Finland's Largest Museum recognises Ilya Ripin as Ukrainian

Friday, February 2, 2024
Finland's Largest Museum recognises Ilya Ripin as Ukrainian

Finland's largest art museum, the Ateneum, has changed the nationality signature under the name of artist Ilya Ripin from Russian to Ukrainian, this is reported by the local media outlet Suomen Kuvalehti.

In 2021, the Finnish museum, in collaboration with the Tretyakov Gallery and the Museum of Russian Art, held a major exhibition of Ripin's works. It showed that the artist was born on the territory of modern Ukraine, but presented him as a Russian. Since then, Ukrainians have approached the museum with the intention of restoring historical justice.

Among those who have asked the museum to change Ripin's nationality is Anna Lodyhina, a Ukrainian journalist at Ukrainska Pravda.Kultura (Culture). While preparing an article about the artist, she asked for more information about his life in Finland. The curator sent her an article stating that Ripin's parents were Russians and were born in Moscow Oblast. In response, Lodyhina sent evidence that this was not true – church documents showed that the artist's father and grandfather were born in Ukraine.

"Exactly a year ago, I wrote my first letter to the largest Finnish art museum, the Ateneum, asking for an interview with the chief curator Timo Huusko for one of my projects. I was researching Ripin's life in Finland – little is known about this period in Ukraine," Lodyhina says.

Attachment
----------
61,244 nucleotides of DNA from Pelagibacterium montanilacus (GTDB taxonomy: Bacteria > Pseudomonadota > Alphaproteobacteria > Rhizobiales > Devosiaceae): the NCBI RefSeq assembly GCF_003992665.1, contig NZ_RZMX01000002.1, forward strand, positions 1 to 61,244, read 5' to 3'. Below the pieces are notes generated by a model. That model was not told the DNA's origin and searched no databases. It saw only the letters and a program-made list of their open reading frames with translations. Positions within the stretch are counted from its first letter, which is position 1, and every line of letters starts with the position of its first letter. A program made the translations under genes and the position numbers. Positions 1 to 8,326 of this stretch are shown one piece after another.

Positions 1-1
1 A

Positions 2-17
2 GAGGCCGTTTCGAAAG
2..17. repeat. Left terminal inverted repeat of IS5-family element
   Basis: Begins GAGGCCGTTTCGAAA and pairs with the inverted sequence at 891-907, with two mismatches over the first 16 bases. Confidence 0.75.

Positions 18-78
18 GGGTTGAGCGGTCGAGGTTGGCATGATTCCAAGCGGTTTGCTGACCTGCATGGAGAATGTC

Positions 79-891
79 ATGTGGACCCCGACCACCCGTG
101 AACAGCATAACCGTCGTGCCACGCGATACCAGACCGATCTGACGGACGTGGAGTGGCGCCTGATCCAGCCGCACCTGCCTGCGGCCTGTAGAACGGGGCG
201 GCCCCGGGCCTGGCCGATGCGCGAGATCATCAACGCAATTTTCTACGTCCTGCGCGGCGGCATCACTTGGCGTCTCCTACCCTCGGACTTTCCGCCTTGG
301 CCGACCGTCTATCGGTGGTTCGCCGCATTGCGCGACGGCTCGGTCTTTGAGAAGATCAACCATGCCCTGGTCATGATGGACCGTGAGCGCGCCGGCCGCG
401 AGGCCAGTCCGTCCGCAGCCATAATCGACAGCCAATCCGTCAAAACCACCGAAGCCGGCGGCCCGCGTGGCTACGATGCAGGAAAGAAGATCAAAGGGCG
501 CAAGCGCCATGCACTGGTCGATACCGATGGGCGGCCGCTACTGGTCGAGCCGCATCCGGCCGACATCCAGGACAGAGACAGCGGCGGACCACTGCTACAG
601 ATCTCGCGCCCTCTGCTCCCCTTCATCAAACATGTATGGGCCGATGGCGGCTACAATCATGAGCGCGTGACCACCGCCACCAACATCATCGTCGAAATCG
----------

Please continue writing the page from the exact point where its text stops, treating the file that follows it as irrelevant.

She added that she knew about the scandalous exhibition that the museum held six months before Russia's full-scale invasion of Ukraine, in which it presented Ripin as a Russian artist. 

"My request transformed into a conversation and correspondence, during which we discussed the artist's ethnicity with Timo. In one of his emails, he sent a link to his article, which indicated that Riepin's parents were Russians born in Moscow Oblast. I asked Olha Shevchenko, the deputy director of research at the Riepin Museum in Chuhuiv, to send copies of the artist's family's metric books as proof that his roots were Ukrainian, not Russian," she recounts.

Lodyhina believes that the information from the Chuhuiv museum was crucial for the Ateneum: "A little later, I found out that under Ripin's painting in the new exhibition, it was written that he was a Ukrainian artist."

The decision to change Riepin's nationality took the Finnish museum more than two years from the time of the first requests after the exhibition in 2021. At the time, Ukrainian-born Finnish musician Łukasz Stasewski stressed that the Ateneum exhibition lacked information about Ripin's extensive ties to Ukrainian culture.

"Ripin grew up in Ukraine, Ukrainian themes were an integral part of his work, but the organisers simply ignored this, presenting Ripin exclusively as a Russian artist," he said. He started writing to the museum, raised the issue in the media, but it didn't work.

Finally, the museum decided to call Ripin a Ukrainian when they were preparing the exhibition "Questions of Time", which included one of the artist's works, said Ateneum curator Timo Huusko. 

Main Image :Finnish National Gallery / Aleks Talve

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